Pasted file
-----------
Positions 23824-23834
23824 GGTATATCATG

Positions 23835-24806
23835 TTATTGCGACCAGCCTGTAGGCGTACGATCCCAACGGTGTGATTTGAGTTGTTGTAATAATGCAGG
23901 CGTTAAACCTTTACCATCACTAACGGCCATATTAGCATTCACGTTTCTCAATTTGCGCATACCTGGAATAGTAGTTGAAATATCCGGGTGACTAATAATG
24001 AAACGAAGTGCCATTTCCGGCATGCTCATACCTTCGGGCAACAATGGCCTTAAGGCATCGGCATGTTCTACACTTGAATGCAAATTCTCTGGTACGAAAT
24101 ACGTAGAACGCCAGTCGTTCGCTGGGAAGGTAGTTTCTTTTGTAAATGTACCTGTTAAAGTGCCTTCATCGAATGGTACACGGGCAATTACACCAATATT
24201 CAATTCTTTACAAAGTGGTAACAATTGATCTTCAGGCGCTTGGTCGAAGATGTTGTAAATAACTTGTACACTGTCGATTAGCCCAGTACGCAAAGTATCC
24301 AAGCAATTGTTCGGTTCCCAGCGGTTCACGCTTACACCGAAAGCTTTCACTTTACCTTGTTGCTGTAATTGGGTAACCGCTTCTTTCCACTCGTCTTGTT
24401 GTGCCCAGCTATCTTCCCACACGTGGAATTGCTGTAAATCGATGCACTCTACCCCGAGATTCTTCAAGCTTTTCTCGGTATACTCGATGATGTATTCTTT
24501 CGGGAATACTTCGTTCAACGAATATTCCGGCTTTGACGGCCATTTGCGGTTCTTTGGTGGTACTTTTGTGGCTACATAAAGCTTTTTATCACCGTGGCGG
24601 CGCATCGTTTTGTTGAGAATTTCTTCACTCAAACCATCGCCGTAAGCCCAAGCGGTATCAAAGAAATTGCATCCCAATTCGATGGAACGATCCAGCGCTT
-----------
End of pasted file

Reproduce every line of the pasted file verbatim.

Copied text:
Positions 23824-23834
23824 GGTATATCATG

Positions 23835-24806
23835 TTATTGCGACCAGCCTGTAGGCGTACGATCCCAACGGTGTGATTTGAGTTGTTGTAATAATGCAGG
23901 CGTTAAACCTTTACCATCACTAACGGCCATATTAGCATTCACGTTTCTCAATTTGCGCATACCTGGAATAGTAGTTGAAATATCCGGGTGACTAATAATG
24001 AAACGAAGTGCCATTTCCGGCATGCTCATACCTTCGGGCAACAATGGCCTTAAGGCATCGGCATGTTCTACACTTGAATGCAAATTCTCTGGTACGAAAT
24101 ACGTAGAACGCCAGTCGTTCGCTGGGAAGGTAGTTTCTTTTGTAAATGTACCTGTTAAAGTGCCTTCATCGAATGGTACACGGGCAATTACACCAATATT
24201 CAATTCTTTACAAAGTGGTAACAATTGATCTTCAGGCGCTTGGTCGAAGATGTTGTAAATAACTTGTACACTGTCGATTAGCCCAGTACGCAAAGTATCC
24301 AAGCAATTGTTCGGTTCCCAGCGGTTCACGCTTACACCGAAAGCTTTCACTTTACCTTGTTGCTGTAATTGGGTAACCGCTTCTTTCCACTCGTCTTGTT
24401 GTGCCCAGCTATCTTCCCACACGTGGAATTGCTGTAAATCGATGCACTCTACCCCGAGATTCTTCAAGCTTTTCTCGGTATACTCGATGATGTATTCTTT
24501 CGGGAATACTTCGTTCAACGAATATTCCGGCTTTGACGGCCATTTGCGGTTCTTTGGTGGTACTTTTGTGGCTACATAAAGCTTTTTATCACCGTGGCGG
24601 CGCATCGTTTTGTTGAGAATTTCTTCACTCAAACCATCGCCGTAAGCCCAAGCGGTATCAAAGAAATTGCATCCCAATTCGATGGAACGATCCAGCGCTT